Yet another IPO mania is upon us. Anyone who has been minimally aware of events in the Indian capital markets for the last two decades should surely know how exactly things will pan out. In terms of nominal total value of IPOs, 2017 is the biggest year yet, with Rs 40,956 crore collected from investors till mid-October. By the time the year ends, this is likely to go still higher-- well above 2010's total of Rs 37,534 crore.
What is even more notable are the nose-bleed valuations of the equity markets compared to other recent IPO manias of a similar scale. During the IPO mania of 2007-08, the BSE 500 index was trading at 22 times earnings. In 2010, this was 21 times. Today, this is 27 times. For a number that's an average of 500 companies, that's a gigantic difference.
Here's something I wrote in this column in October 2009: Back in February 2008, soon after the great bull-run and its accompanying IPO mania had come to a crashing halt, here's what I wrote in a newspaper column: "Basically, everyone knows that hunting season is over and it will be some time before promoters and investment bankers will be able to look for a fresh generation of shikaar. There's nothing new in any of this and in the 15 years or so since IPOs were liberalised, we've seen this cycle repeat many times. Make no mistake, it will be repeated many times in the future too." The time for the next repeat of that cycle is definitely here, a little earlier than we would have thought possible at the time.
Please note the recursion. In 2017, I'm quoting something from an earlier article, which itself is quoting from an even earlier article, and it's all equally true on each occasion. The more things change, the more they stay the same.
When one looks at the big, high valuation IPOs of the past cycles, there are plenty where investors have lost 80 to 90 per cent or even more of their money. Religare Enterprises, Firstsource, Indiabulls Power, DB Realty are some of the IPOs that caused the most excitement at the time. There are many others, where investors may not have lost money on this scale, but which still have been failures as investments.
It's important to note that these large-scale disasters would have been disasters at any pricing, but there are many other IPOs where pricing matters. In a fair IPO market, promoters and their advisors should price an issue in such a way that in the short-term, investors have a high probability of getting good returns quickly and a low probability of going negative. This is based on the fact that an IPO is essentially an unknown or a less known quantity and the investor is taking a risk by putting money in an IPO rather than an equivalent secondary market stock. The information asymmetry, which in any case is always in favour of the management, is particularly hostile to the investor in an IPO. In fact, in the current IPO mania, there are some of issues where even the industry is somewhat new to the investor, ICICI-Lombard, New India Assurance and Reliance Mutual Fund being the examples.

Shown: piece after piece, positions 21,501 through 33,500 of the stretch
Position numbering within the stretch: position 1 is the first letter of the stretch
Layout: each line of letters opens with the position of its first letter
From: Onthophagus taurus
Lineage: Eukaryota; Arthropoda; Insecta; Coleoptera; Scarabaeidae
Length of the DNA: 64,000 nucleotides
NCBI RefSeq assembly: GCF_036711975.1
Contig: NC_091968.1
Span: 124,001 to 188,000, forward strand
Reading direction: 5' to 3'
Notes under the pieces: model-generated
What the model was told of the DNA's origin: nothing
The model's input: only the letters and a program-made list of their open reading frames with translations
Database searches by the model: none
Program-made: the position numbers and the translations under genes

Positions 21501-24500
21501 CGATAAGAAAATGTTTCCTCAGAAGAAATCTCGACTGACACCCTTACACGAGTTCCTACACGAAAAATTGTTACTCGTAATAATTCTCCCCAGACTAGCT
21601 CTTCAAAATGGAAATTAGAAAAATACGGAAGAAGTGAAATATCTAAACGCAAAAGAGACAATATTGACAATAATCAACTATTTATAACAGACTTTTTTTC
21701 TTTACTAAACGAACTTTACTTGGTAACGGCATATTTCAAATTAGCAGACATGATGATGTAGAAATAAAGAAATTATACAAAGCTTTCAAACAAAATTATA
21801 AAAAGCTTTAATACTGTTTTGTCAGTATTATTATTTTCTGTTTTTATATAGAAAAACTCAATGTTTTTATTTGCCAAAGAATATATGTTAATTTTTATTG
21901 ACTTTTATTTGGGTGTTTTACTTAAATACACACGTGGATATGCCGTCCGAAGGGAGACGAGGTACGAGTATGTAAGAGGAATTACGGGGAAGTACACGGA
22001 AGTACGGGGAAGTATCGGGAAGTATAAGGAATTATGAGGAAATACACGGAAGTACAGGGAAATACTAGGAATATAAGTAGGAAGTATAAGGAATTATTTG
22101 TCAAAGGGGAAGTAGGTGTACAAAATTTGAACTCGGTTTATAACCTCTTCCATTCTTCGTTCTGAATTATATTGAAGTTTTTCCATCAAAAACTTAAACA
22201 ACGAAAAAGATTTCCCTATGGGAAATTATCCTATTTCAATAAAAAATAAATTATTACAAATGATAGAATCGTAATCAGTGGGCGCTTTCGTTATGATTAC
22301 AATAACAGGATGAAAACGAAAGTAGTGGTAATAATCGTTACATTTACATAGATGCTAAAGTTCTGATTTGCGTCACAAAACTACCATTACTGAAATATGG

Moreover, in many of the IPOs, the money is not going in to the business to enhance it. Instead, it's a payout for existing promoters and investors. Which is fine from their point of view, but makes the issue less attractive. This approach--which now seems to be universal--has led to IPOs being of interest to investors who have little interest in the long-term prospects of the business. The investor is out to flip the stock within days (maybe even hours) of its listing. He's looking for the next greater fool, just as the promoters were. Everyone involved knows that at some point, a lot of the people who buy the stock will lose money--they're just trying to make sure it's someone else.
There's really no cure for this. It's something that appears to be embedded in India's business and investment culture. As an individual investor, the best you can do is to not have any illusions about it and make sure you protect your own interests.